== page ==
Make a weekend of it:

Wine and dine yourself near the Norfork Dam at Whispering Woods Cabins, where you can sit in the courtyard outside near the fire pit and enjoy a large selection of import beers to accompany an order of wild-mushroom ravioli with a white-truffle-oil pesto. Double dam! —hs

The White River | Photo by A.C. Haralson


Sulphur River

Southwest Arkansas

Not to be confused with Sulphur Creek in central Arkansas, the Sulphur River in southwest Arkansas (and northeast Texas) will be sure to satisfy even the most avid of wildlife lovers with its native population of mammals (river otters, beavers, muskrats, minks), birds (black-bellied whistling ducks, yellow-headed blackbirds, roseate spoonbills, white-face ibises), fish (largemouth bass, crappie, bluegills, redear sunfish) and reptiles (water snakes and turtles). In fact, the Sulphur River Wildlife Management Area is one of the best locations in the state for viewing and photographing American alligators … if you’re brave (or crazy) enough to try.

Make a weekend of it:

Head 16 miles northwest to Texarkana, and catch a show (like the Scott Joplin International Centennial Celebration) at the Perot Theatre, restored in large part through contributions from presidential candidate H. Ross Perot and listed on the National Register of Historic Places. —hs


Bayou DeView Water Trail

Monroe County, near Brinkley

As you slowly meander through this flooded forest of knobby-kneed bald cypress trees (some as ancient as 850 to 1,000 years old), you’ll be quickly transported into the past. Relatively unaltered and pristine, the Bayou DeView Water Trail is one of the last remnants of the mammoth forest that once towered over the eastern third of our state. On your float back in time, plan to make a pit stop on Whiskey Island (south of Hickson Lake, about 40 yards off the float trail), where a still once cranked out moonshine during Prohibition, and keep your eyes peeled for the elusive ivory-billed woodpecker, who made its last appearance—like, ever—in Bayou DeView about a decade ago. (Or at least depending on who you ask.)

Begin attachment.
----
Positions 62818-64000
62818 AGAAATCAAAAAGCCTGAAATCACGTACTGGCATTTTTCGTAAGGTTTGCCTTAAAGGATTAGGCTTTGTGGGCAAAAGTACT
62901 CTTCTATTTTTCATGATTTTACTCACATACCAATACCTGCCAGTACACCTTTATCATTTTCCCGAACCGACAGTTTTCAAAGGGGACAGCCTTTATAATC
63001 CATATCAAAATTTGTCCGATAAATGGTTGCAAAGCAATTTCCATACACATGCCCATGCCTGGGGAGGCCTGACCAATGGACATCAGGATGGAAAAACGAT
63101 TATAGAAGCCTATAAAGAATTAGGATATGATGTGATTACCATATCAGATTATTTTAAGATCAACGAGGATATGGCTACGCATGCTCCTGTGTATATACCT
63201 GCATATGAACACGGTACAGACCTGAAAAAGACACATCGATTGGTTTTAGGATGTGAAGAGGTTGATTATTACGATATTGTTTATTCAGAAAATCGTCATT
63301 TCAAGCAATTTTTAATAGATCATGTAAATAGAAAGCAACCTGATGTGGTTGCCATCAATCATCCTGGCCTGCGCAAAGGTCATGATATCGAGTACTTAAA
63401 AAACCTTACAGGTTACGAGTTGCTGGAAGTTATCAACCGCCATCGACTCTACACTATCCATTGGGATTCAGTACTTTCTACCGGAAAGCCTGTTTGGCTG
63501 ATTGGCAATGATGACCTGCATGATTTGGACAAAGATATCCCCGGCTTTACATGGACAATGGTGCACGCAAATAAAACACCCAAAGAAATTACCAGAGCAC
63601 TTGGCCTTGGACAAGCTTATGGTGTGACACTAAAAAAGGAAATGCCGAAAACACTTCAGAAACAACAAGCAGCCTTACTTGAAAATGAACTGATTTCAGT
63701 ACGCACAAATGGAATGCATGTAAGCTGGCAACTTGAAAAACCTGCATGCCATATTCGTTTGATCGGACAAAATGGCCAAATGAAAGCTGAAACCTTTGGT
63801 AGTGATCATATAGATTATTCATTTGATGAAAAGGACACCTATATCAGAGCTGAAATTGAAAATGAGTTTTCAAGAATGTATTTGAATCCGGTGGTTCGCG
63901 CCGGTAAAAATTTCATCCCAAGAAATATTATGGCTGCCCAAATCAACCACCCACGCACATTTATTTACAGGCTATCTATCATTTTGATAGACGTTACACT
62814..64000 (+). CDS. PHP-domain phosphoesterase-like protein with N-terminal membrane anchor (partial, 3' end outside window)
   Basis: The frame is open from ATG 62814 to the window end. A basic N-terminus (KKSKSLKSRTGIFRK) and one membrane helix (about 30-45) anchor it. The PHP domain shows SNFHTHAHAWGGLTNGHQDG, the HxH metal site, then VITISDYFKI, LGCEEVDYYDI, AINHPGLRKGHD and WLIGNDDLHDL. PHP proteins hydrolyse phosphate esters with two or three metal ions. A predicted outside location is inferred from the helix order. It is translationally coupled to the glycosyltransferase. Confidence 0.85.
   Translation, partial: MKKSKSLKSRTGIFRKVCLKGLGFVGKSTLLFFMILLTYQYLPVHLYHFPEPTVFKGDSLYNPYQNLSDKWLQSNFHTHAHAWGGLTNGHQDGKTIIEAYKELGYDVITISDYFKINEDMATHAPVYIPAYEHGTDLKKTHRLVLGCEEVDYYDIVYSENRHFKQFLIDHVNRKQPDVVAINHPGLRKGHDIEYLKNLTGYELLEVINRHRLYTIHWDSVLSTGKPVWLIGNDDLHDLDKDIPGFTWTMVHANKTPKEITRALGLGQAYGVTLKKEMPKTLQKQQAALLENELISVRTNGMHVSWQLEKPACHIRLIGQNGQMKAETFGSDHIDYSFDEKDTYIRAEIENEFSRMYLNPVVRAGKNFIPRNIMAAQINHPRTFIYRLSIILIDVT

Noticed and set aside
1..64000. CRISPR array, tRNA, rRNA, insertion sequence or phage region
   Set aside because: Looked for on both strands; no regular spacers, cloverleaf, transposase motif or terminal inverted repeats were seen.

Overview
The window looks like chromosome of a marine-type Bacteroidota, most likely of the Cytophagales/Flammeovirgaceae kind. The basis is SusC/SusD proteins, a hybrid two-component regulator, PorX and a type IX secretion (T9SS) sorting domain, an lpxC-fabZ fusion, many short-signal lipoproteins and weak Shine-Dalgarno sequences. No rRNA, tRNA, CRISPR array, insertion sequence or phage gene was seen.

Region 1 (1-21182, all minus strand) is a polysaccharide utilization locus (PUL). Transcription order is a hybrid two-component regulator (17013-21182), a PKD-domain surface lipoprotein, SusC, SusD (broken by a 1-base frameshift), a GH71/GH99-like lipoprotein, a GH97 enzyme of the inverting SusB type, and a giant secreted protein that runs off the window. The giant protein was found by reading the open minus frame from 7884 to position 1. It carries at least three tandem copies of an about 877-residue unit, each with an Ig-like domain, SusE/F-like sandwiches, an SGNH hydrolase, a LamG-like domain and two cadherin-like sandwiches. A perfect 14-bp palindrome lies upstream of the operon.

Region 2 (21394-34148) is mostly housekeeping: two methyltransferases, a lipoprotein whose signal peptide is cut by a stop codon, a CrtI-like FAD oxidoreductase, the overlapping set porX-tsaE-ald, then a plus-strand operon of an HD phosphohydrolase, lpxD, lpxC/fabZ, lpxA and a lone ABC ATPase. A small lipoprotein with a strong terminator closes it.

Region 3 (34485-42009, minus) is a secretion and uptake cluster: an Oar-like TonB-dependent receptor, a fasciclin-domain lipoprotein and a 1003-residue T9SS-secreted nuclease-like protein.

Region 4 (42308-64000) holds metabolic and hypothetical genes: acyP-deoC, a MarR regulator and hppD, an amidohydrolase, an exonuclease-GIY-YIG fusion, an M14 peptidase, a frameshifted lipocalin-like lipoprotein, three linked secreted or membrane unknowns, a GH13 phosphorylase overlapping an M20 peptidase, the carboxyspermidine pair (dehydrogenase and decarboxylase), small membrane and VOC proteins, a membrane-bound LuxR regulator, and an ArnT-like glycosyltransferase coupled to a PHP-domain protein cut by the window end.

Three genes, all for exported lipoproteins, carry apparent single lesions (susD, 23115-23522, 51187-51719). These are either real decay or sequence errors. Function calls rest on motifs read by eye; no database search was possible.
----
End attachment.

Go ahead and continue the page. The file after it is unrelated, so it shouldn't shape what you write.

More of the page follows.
The Buffalo National River | Photo by Lindsey Brendon | Capture Arkansas

Make a weekend of it:

Because of Bayou DeView’s remoteness, nearby camping is scarce. A solid bet for pitching a tent close by would be at Hickson Lake in the Dagmar Wildlife Management Area. —bb

Most Endangered: 

The Buffalo National River

Northwest Arkansas

Why was the Buffalo River designated as the first national river in the United States? Majestic waterfalls, towering limestone bluffs, pristine pools of mountain water, a vast labyrinth of 300 caves and a thriving ecosystem of fish and wildlife—that’s why. But today, everything that makes this river a national treasure is at risk, thanks to a decision about five years ago to allow a hog farm to set up shop on a hill along one of the river’s main tributaries. Touch base with the Buffalo River Watershed Alliance to learn more about what you can do to help save this precious resource.

Make a weekend of it:

Get to know the Buffalo better by spending a night or two in one of Buffalo Point Concession’s river-view cabins and the day floating down the scenic 7-mile bend of the river that runs from Buffalo Point to Rush Landing. Not only will you be treated to some of the river’s most breathtaking bluffs, Rush Landing is a genuine ghost town! —bb